DYNAMIC SAMPLING

Introduction 

Oracle Database introduced Dynamic Sampling to allow the optimizer to gather
additional information at parse time.

If database statistics were missing, stale or insufficient to produce a good execution
plan.

Dynamic sampling was controlled by the OPTIMIZER_DYNAMIC_SAMPLING
initialization parameter.

They can be initialized at instance or session level, or for individual queries using the
DYNAMIC_SAMPLING hint.

with available values ranging between “0” (off) to “10” (aggressive sampling) with
default value of “2”.

Dynamic Sampling in 12C 

Dynamic sampling has been renamed to Dynamic Statistics in Oracle Database 12c.

Much of the functionality is the same, but a new sample level of 11 has been added.

The new setting allows the optimizer to decide if dynamic statistics should be sampled
and if so, what sample level to use.
Why Use Dynamic Sampling

Dynamic sampling enables the server to improve performance by :

Estimating single-table predicate selectivities where available statistics are missing or 
may lead to bad estimations.

Estimating statistics for tables and indexes with missing statistics.

Estimating statistics for tables and indexes with out of date statistics.

At compile-time Oracle determines if dynamic sampling would improve query
performance.

If so it issues recursive statements to estimate the necessary statistics.
Dynamic sampling benefits:

Dynamic sampling can be beneficial in the following ways

The sample time is small compared to the overall query execution time.

T he current database statistics alone would not create an optimal plan, so dynamic
sampling results in a better performing query.

The query may be executed multiple times.

In addition to the OPTIMIZER_DYNAMIC_SAMPLING system parameter the dynamic 
sampling level can be set.

We use DYNAMIC_SAMPLING optimizer hint for specific queries like the following.
SELECT /*+ dynamic_sampling(emp 10) */
       empno, ename, job, sal
FROM   emp
WHERE  deptno = 30;
The results of dynamic sampling are repeatable provided no rows are inserted,
updated or deleted from the sampled table.

When to Sample

The following situations will trigger automatic sampling to gather dynamic statistics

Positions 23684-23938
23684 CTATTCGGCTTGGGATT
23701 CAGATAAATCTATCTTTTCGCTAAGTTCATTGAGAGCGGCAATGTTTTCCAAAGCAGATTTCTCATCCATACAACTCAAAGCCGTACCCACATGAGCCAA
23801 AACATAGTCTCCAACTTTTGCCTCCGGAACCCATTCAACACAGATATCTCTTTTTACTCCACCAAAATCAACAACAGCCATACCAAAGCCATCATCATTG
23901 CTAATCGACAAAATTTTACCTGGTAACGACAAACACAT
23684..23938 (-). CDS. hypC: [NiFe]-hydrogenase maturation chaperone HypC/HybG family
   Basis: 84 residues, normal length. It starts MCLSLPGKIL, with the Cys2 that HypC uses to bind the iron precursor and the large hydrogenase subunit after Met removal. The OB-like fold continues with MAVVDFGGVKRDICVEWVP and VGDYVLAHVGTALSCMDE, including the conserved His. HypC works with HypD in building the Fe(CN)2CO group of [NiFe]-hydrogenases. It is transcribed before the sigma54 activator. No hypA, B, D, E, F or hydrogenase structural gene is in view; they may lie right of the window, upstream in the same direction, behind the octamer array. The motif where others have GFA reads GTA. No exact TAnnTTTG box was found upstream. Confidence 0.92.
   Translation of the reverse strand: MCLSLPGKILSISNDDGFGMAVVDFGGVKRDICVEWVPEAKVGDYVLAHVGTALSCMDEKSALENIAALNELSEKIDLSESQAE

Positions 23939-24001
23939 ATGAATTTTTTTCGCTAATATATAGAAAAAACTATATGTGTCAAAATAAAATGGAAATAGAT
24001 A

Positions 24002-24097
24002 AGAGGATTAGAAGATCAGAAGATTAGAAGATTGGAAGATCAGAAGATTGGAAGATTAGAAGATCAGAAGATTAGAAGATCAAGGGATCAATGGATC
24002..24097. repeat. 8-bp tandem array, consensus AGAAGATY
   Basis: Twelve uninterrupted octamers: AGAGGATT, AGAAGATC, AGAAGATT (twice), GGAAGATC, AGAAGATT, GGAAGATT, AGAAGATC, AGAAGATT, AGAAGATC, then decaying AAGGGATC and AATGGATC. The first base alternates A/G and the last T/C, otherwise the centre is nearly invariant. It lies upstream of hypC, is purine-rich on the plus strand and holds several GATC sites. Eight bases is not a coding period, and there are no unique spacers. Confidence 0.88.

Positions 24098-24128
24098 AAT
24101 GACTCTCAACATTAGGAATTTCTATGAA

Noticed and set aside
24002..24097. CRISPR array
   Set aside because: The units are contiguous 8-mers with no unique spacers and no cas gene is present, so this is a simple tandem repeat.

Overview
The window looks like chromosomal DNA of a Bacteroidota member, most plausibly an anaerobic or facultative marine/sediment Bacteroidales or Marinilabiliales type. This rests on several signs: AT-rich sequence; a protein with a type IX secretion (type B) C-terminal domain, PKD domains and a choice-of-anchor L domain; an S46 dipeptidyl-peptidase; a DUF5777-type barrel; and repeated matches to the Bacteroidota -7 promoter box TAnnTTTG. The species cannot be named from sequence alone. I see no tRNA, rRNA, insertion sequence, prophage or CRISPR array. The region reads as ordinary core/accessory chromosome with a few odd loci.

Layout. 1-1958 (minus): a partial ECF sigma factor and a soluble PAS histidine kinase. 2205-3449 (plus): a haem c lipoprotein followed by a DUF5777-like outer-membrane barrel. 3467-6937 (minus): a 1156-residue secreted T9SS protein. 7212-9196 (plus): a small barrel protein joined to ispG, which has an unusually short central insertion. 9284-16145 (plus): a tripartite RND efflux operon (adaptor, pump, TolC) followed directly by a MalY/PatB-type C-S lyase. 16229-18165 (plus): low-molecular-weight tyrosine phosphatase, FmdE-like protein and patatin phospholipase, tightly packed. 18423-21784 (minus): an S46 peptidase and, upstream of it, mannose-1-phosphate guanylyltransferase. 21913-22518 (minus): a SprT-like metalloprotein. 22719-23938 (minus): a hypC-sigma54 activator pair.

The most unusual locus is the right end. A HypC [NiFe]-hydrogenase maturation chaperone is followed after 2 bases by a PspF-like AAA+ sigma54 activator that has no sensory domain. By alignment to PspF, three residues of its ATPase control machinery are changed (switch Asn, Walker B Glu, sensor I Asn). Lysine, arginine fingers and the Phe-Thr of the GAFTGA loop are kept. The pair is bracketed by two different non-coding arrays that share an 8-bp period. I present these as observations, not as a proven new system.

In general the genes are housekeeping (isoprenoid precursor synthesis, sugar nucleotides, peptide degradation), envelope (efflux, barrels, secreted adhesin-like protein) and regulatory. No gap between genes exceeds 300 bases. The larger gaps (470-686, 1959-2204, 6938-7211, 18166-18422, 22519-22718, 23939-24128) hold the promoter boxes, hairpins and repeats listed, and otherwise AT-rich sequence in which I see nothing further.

Missing Statistics  
Dynamic statistics are sampled if there are missing database statistics.

They may be missing because they are newly created objects, or had their statistics
locked before any statistics were gathered.

Although the dynamic statistics should help the optimizer, these statistics are 
considered low quality compared to conventional database statistics.

Stale Statistics

Statistics are considered stale when 10% or more of the rows in the table have
changed since the statistics were last gathered.

Stale statistic can affect cardinality estimates.

Because of changes to the number of rows in the table and inaccuracies in column
statistics, such as number of distinct values, high and low column values.

Insufficient Statistics

Existing database statistics may not be sufficient to generate an optimal execution
plan.

Dynamic statistics can make up for the absence of extended statistics for column
groups and expressions, as well as missing histograms that would identify data skew.

Even when all the necessary statistics are present it may not be possible to correctly
estimate cardinalities.

For some complex predicates, operations or joins, so dynamic sampling may still be
necessary.

Parallel Execution
Parallel execution is typically used to speed up long running processes.

For a long running process, the time associated with sampling dynamic statistics is
compared to the query execution time.

So it may be worth spending a little more time to make sure the execution plan is
optimal.

SQL Plan Directives

The presence of one or more usable SQL plan directives will trigger the sampling of
dynamic statistics.

SQL plan directives are created when the optimizer identifies misestimates.

The cardinality of operations or degree of parallelism (DOP) from previous executions
of the statement, or other statements using similar query expressions.

Controlling Dynamic Statistics

Dynamic statistics can be controlled by the

OPTIMIZER_DYNAMIC_SAMPLING initialization parameter and the
DYNAMIC_SAMPLING hint.

The following examples show how to control dynamic statistics at system, session and 
statement level.

   –System level. Don’t do this!
   ALTER SYSTEM SET OPTIMIZER_DYNAMIC_SAMPLING=11;
   –Session level.
   ALTER SESSION SET OPTIMIZER_DYNAMIC_SAMPLING=11;
   — Statement level
   SELECT /*+ dynamic_sampling(emp 11) */
   empno, ename, job, sal FROM emp WHERE  deptno = 30;
     
You should not need to change the default value of “2”.   

If the optimizer identifies misestimates, it can create SQL plan directives to force
dynamic sampling.

The presence of SQL plan directives influence the way DBMS_STATS gathers
statistics, which potentially fixes the root cause of the problems.

Reuse of Dynamic Statistics

Dynamic statistics can be stored in the SGA as OPT_ESTIMATE hints in the V$SQL_REOPTIMIZATION_HINTS view.
  • January 18, 2019 | 27 views
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